Introgressive hybridization, or introgression, refers to the process of interspecific genetic transfer by means of backcrossing. Backcrossing is the process of a hybrid species crossing with one of the parent species of the hybrid (Figure 1).
Introgression creates variety within the gene pool of a species, facilitating adaptive radiation that allows organisms to fulfill open niches in a changing environment.'
Hybridization vs. Introgressive hybridization
- Hybridization involves the combination of two parent species, resulting in an even assortment of genes from both parent species.
- Introgressive hybridization involves an intricate combination of genes between a hybrid species and one of the hybrid's parent species, resulting in an imbalanced mixture of genes in the progeny due to a larger proportion of genes having been contributed by the original parent species that has backrossed with the hybrid.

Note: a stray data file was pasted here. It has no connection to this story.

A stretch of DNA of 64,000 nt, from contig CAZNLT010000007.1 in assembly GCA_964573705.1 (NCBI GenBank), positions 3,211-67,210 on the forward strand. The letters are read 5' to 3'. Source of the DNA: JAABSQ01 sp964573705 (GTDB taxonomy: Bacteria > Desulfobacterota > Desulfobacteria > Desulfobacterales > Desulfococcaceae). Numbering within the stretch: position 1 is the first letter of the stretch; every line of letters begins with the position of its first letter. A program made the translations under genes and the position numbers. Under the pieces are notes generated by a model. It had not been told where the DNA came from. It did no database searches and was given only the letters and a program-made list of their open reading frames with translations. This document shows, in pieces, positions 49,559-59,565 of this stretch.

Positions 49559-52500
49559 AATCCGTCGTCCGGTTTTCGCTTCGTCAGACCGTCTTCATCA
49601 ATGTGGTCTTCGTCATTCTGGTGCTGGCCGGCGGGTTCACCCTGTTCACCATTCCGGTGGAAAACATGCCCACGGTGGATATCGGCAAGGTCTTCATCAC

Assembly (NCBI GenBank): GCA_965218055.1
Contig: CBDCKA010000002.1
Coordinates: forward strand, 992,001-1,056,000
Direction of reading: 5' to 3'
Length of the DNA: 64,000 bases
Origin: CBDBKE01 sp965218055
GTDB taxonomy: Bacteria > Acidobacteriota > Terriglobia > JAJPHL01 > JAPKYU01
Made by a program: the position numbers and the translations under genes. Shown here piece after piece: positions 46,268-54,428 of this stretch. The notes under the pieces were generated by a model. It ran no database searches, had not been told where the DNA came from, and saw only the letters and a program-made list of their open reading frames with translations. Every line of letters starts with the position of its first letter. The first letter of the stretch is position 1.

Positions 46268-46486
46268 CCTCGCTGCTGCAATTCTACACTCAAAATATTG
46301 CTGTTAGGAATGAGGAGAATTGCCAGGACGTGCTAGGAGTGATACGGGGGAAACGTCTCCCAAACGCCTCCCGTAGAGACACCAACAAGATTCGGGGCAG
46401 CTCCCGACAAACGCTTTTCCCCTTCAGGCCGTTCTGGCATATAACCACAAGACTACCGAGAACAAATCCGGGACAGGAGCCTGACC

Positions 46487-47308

Natural vs. Artificial IntrogressionEdit
Introgression occurs naturally, for example through cross-pollination of plant species.
Artificial introgression occurs through human-directed breeding, often to produce different phenotypes (Figure 2) or to obtain a desired genotype for agricultural purposes (Figure 3) .